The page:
University of Arkansas, Fayetteville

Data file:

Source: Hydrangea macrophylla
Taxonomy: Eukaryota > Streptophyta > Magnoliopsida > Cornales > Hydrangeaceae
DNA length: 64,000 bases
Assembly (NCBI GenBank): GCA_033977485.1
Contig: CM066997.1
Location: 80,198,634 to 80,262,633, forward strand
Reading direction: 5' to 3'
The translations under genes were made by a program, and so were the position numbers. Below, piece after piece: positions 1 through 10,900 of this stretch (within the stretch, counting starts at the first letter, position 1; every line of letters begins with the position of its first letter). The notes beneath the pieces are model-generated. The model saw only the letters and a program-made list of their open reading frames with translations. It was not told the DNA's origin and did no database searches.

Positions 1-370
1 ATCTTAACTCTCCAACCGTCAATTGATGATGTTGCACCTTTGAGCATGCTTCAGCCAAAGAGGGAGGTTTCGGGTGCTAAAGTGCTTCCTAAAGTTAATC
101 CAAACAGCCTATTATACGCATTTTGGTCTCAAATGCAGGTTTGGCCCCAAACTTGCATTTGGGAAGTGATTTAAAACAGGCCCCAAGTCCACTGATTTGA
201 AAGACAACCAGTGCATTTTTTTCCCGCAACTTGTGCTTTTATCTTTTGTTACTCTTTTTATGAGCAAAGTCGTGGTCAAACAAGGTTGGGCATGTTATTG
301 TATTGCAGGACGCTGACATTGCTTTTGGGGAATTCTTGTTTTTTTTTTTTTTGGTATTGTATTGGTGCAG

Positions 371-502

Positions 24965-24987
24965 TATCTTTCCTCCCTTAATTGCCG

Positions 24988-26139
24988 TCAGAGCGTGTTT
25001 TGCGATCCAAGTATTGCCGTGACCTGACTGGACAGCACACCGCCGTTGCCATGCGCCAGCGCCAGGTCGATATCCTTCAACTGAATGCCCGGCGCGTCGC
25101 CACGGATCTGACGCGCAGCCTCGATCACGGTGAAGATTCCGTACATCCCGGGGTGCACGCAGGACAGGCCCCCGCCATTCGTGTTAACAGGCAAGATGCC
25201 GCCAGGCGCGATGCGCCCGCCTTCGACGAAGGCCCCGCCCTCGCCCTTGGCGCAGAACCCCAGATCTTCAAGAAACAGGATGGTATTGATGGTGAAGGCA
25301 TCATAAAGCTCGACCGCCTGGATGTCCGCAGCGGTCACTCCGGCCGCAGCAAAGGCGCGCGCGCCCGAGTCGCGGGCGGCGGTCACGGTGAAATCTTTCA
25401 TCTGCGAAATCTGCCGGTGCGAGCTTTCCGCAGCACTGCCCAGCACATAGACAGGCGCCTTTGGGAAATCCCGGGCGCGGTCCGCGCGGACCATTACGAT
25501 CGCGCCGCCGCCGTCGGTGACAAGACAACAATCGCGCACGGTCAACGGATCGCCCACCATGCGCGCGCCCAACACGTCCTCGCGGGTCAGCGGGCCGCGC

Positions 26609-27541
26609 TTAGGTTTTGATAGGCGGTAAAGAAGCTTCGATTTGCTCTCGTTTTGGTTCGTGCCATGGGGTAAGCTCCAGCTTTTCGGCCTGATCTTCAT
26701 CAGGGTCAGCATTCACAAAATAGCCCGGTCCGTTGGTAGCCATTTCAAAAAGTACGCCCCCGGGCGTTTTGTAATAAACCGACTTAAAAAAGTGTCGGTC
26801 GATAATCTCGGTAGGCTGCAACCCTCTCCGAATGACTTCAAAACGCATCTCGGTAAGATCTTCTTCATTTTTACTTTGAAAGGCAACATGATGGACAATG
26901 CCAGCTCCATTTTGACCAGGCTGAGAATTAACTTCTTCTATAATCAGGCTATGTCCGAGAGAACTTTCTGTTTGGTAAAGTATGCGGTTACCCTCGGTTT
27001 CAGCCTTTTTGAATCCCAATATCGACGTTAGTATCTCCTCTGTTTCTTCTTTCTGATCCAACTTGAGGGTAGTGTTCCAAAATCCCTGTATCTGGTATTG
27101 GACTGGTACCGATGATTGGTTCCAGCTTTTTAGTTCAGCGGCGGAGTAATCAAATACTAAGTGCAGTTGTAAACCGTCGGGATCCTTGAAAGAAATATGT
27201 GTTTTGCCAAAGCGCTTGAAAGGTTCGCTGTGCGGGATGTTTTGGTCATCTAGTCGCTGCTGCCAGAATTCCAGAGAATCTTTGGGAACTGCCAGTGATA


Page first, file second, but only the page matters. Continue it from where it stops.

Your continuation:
To understand how the public views archaeology and uncover the sources of their perceptions, this paper summarizes the interviews of 58 Fayetteville area high school and college students from the Fall (2000). Using standard ethnographic techniques, including prepared questionnaires and open-ended conversation, we identified several trends in the public's perceptions of archaeology and have developed some hypotheses to account for them. As the Society for American Archaeology has only recently begun to understand, to better educate the general public about archaeology it is important to identify and understand the sources of these misconceptions. For more than a century, Hollywood, book publishers, advertisers and the American public have been fascinated with archaeology. More recently, archaeology has come to cable television with the introduction of the highly successful "The Discovery Channel" and "The History Channel. " In this paper, we focus specifically on issues pertaining to the connection the public creates between archaeologists and dinosaurs, gender biases about archaeology, and public views on the looting of archaeological sites. This paper concludes with reasons why this sort of study is essential to the field of archaeology